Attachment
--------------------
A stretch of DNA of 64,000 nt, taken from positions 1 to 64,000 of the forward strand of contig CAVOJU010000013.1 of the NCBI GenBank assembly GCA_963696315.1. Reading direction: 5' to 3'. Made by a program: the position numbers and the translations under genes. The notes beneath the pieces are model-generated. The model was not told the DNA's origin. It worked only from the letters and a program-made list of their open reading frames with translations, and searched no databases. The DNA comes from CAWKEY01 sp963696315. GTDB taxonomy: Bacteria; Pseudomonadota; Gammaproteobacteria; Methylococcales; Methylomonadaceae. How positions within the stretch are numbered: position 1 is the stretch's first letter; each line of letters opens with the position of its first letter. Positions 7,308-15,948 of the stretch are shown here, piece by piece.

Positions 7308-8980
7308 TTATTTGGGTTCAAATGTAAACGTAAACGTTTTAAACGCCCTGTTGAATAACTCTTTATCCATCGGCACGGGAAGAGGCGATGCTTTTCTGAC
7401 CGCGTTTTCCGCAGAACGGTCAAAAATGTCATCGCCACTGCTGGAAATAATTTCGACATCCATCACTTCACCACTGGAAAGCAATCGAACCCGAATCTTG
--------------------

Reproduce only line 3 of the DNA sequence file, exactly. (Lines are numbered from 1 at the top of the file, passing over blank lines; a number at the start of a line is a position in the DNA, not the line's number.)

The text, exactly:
7308 TTATTTGGGTTCAAATGTAAACGTAAACGTTTTAAACGCCCTGTTGAATAACTCTTTATCCATCGGCACGGGAAGAGGCGATGCTTTTCTGAC